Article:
The impact of Brexit on UK - EU trade and parcel shipping

The impact of Brexit on UK - EU trade and parcel shipping

Brexit – like any divorce on a grand scale – has had massive impacts on the UK economy – not to mention continental Europe and beyond. Brexit was sold as a simple proposition but proved to be a bigger domino-cascading situation than most people imagined. As always, forging and implementing new trade rules takes more time, energy, and effort than we imagine precisely because one cannot predict the myriad downstream effects within the supply chain.

Let’s take a glance at 5 different ways that dozens of countries have been impacted by Brexit.

Delays and disruptions in UK-EU trade

 Since the UK left the EU, customs checks and new regulations have caused significant delays at ports and border crossings. This has led to disruptions in supply chains, with some companies struggling to get their goods into the UK or export into the EU on time. Perishable food products, such as seafood, have been incredibly vulnerable to the new trade barriers.

One casualty of the new food export laws was Stilton cheese. One of Belfast’s best-known delis was no longer able to bring in the pungent speciality from the UK because the British manufacturer could not work with the longer delivery times of the post-Brexit trade environment. Essentially, Brexit resulted in the inability to move goods between some of the countries that make up the UK. This is true of many food items and medicines because Northern Ireland remained in the EU common market to maintain the Good Friday agreement, whereas Great Britain has had a harder Brexit following the leave vote.

Increased paperwork and bureaucracy

The new customs checks and regulations require companies to fill out more paperwork and navigate complex new procedures.

“Brexit has increased red tape, not decreased it. It is no longer as frictionless and dynamic as before. This holds true for both goods and services.”

This has increased administrative burdens and costs for businesses, particularly smaller ones that may not have the resources to handle the additional workload.

Rising costs for businesses and consumers

Some companies have had to raise their prices to cover the additional costs of Brexit-related bureaucracy and delays. This, in turn, has led to higher prices for consumers. For example, some UK supermarkets have reported shortages of fresh produce, and prices for other goods have skyrocketed. Last year, sugar went up 32% and milk, cheese, and dairy rose over 30%. Olive oil prices rose a whopping 49%

For consumers across Europe, Brexit has also impacted the availability and price of goods. In addition to potential shortages and delays, changes to trade regulations could also lead to increased prices for some products. For example, in early 2021, some UK-based retailers warned that prices for imported fresh produce could rise due to the additional costs of new customs procedures.

Changes in delivery routes and methods

Some delivery companies have had to change their routes and methods due to Brexit-related disruptions. For example, one UK company had to suspend all road delivery services to Europe, and some UK-based logistics firms have started using air freight instead of road transport to avoid delays at ports.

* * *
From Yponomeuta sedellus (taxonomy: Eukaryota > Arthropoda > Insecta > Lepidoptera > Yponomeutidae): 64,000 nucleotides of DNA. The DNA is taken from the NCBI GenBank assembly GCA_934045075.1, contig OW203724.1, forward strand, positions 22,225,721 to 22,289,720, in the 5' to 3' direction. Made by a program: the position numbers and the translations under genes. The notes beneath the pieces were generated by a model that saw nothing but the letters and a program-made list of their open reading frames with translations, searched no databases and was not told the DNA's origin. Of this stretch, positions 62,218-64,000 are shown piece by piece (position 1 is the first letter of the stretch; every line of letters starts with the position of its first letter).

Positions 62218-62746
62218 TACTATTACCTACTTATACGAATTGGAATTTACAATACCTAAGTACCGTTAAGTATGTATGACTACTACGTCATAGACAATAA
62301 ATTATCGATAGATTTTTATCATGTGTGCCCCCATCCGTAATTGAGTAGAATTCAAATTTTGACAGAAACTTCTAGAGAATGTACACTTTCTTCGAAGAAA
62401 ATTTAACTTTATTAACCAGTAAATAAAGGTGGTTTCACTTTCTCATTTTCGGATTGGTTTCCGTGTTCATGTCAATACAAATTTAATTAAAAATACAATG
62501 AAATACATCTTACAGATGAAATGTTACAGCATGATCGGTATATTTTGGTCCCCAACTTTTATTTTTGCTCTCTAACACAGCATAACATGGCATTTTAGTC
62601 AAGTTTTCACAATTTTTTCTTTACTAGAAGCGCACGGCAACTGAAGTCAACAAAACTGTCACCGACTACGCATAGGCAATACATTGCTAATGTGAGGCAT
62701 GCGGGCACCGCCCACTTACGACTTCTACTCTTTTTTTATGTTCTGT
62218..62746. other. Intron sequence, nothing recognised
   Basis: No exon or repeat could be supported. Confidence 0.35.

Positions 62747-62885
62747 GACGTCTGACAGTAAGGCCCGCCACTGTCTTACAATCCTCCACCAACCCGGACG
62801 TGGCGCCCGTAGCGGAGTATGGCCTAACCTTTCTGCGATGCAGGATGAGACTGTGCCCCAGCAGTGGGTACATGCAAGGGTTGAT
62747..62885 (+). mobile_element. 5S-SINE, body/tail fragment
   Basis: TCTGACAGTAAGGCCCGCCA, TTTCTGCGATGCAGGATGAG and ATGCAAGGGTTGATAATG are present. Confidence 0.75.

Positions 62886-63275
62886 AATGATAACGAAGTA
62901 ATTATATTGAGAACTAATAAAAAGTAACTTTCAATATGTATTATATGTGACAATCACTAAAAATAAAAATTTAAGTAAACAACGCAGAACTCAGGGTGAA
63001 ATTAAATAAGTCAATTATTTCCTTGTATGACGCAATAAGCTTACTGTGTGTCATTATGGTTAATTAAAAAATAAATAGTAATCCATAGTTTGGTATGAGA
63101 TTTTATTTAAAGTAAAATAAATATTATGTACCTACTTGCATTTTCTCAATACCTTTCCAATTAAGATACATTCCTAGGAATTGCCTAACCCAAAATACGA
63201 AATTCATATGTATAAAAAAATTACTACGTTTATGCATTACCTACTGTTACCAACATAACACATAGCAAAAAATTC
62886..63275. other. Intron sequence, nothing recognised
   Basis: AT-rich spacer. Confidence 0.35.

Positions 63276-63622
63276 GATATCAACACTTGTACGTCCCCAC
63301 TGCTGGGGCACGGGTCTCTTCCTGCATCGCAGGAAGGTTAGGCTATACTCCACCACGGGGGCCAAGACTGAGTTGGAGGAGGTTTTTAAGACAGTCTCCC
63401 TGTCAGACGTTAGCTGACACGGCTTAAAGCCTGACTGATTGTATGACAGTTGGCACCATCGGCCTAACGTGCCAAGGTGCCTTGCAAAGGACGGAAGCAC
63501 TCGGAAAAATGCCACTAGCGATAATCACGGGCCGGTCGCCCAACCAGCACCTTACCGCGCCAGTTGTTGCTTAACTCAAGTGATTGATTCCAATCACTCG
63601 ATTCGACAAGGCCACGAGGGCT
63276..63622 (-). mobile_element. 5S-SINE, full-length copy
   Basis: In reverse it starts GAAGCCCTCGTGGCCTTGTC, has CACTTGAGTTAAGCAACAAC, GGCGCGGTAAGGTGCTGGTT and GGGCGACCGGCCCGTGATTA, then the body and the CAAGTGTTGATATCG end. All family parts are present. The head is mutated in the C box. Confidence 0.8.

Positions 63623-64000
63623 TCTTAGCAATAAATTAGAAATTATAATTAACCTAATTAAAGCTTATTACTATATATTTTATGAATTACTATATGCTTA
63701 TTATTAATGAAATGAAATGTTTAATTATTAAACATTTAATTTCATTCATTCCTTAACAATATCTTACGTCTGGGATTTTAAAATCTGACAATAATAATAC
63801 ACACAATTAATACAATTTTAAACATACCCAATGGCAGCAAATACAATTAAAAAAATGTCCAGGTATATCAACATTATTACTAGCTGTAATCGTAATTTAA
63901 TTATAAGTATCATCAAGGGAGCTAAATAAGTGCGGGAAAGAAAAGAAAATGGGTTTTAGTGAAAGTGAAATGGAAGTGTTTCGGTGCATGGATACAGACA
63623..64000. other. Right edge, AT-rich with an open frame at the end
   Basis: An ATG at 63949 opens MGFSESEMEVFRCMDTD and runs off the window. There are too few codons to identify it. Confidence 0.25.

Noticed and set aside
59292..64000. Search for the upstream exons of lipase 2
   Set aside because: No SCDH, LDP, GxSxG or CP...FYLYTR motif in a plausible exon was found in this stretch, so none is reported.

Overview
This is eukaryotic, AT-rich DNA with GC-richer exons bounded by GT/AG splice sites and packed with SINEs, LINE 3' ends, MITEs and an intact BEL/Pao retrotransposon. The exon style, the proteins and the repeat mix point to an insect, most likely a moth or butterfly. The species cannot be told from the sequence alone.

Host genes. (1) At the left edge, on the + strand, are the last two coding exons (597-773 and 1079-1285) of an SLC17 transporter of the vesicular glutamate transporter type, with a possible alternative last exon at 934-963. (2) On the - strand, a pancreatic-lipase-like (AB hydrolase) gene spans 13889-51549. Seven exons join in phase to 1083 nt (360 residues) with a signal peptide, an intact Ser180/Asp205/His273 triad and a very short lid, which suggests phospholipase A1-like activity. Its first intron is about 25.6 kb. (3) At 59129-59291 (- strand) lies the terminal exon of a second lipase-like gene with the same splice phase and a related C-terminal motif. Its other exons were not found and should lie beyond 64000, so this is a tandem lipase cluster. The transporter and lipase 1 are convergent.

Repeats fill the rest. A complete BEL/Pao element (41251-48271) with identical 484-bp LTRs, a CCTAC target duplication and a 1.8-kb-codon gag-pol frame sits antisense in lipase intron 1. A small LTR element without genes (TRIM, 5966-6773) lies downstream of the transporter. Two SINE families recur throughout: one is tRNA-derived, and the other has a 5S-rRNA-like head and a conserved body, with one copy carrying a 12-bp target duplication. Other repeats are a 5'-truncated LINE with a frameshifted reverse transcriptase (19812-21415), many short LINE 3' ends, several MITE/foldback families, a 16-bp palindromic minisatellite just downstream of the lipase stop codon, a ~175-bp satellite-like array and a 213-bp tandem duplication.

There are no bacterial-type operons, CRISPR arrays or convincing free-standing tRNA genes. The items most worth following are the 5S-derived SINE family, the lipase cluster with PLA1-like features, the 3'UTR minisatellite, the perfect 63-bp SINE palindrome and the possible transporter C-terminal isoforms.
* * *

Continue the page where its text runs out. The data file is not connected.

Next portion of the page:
Some UK shippers who export are navigating Brexit challenges by opening fulfilment locations in the EU to service existing markets in Europe. Necessity is the mother of invention.

US supply chains that previously went through the EU to the UK may be subject to different VAT requirements or - because of logistics and extra costs - may no longer be feasible. In such cases, US companies have little choice but to create separate trading relationships with the UK and EU to adjust their supply chains accordingly. 

Uncertainty and confusion for businesses

The ongoing uncertainty around Brexit has made it difficult for businesses to plan and prepare for the future. This has led to confusion and frustration, particularly for those that rely heavily on trade with the EU. For example, some UK-based seafood exporters have had to pause their shipments to the EU due to confusion around new paperwork requirements.

Increased customs checks and paperwork requirements led to significant backlogs at UK ports, causing delays for goods moving in and out of the UK. In early 2021, port congestion was so severe at Felixstowe port that some ships waited a week to unload their cargo.

Relief may be around the corner

The new Windsor Framework agreement will see an easing of the movement of goods within the UK so Brexit implications may soften for Northern Ireland providing the framework is ratified. It will mean that regions like Northern Ireland will have an increasingly attractive foot in both camps of the UK and EU. (Source: EU-UK relations: EU takes further steps to implement the Windsor Framework - Consilium (

3PLs can also provide relief for many businesses. They can deliver goods from their serviced locations in the UK and in the EU to businesses’ customers in those countries, rather than opening self-managed distribution centres or relying on cross-border shipping for individual items. This gives businesses importing into the UK or exporting into the EU the ability to continue to service new and existing markets without taking on excessive risk, scaling operations, or eroding per-order margins.

SmartFreight give shippers the ability to manage multiple carriers across multiple countries and seamlessly integrates drop-shipping domestically or globally. All while providing visibility to you and customers through the delivery process and centralising shipping data to gain valuable insights from analysis and reporting.

Posted on: 09/06/2023